Samsung Pay Susceptible To Credit Card Skimming, Although Attacks Are 'Highly Unlikely'

Many have touted mobile payments and digital wallets like Apple Pay and Android Pay as being more secure and convenient than regular plastic credit cards. It turns out these mobile methods can be just as vulnerable to scams as more traditional payment methods. In fact, Samsung recently confirmed that Samsung Pay is susceptible to wireless credit card skimming.

How does Samsung Pay work? Samsung Pay actually utilizes several methods to keep customer information secure. Unlike some other mobile payment options, Samsung Pay can also use a magnet in order to transmit information. Magnetic Secure Transmission or MST essentially shoots out a magnetic code from a small coil in the phone that credit card machines can read.

mendoza demonstration

Samsung Pay also uses tokenization, which sets up a temporary Visa or Mastercard numbers when customers make a payment. Tokens have no meaning by themselves and are worthless to criminals if a company’s system is breached in any way. The information is then  stored in a "trusted execution environment” which is further isolated from any other app.

Salvador Mendoza, during a Black Hat talk in Las Vegas on August 4th, demonstrated that Samsung Pay could be breached. He argued Samsung uses a specified algorithm that encrypts payment credentials or generates cryptograms.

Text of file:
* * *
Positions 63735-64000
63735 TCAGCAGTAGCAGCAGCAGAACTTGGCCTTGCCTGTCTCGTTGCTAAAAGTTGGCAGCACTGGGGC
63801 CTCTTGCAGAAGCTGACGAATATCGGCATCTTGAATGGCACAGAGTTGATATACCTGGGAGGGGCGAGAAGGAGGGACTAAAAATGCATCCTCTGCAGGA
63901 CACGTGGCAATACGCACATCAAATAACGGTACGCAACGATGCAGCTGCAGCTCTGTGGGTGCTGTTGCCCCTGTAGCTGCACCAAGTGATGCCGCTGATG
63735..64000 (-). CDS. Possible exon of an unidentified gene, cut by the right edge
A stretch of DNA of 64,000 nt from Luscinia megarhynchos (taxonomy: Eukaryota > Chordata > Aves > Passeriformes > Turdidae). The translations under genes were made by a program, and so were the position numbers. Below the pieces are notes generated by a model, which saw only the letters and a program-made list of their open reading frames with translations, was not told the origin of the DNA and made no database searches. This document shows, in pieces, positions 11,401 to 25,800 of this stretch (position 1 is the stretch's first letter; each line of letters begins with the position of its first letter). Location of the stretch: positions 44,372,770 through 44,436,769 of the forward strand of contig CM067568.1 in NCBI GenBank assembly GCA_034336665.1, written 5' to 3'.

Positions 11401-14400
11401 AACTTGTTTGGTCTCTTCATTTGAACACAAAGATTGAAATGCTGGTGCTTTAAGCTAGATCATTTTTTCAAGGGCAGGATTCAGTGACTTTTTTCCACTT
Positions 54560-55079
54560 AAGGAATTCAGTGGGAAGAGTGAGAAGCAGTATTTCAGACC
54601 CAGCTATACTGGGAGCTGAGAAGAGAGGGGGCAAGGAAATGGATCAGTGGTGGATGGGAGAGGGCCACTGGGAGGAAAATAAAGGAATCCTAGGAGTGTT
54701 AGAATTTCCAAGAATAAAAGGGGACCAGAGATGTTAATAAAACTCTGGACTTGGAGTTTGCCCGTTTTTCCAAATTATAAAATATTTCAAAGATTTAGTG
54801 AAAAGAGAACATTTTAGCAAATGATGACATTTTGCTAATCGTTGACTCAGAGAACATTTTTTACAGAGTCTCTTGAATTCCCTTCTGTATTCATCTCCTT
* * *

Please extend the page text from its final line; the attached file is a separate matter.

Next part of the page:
Samsung refuted Mendoza's claim that it utilizes the specified algorithm, however, it did admit that the payment method could be vulnerable to wireless credit card skimming. A scammer, for example, could ask to demonstrate Samsung Pay to unsuspecting customers, and then use a hidden wireless scanner to intercept a few tokens.

Thankfully, credit card numbers would not be compromised by this scam. A token could only be used within twenty-four hours, could only be intercepted if the scanner was a few inches away from the phone, and could only be used if a customer was unable to complete their transaction. 

Is Samsung Pay vulnerable to scams? Mendoza has demonstrated that this statement is true and Samsung has confirmed it. Luckily the scamming process is rather labor intensive and relies upon a number of specific variables.

Via:  Samsung
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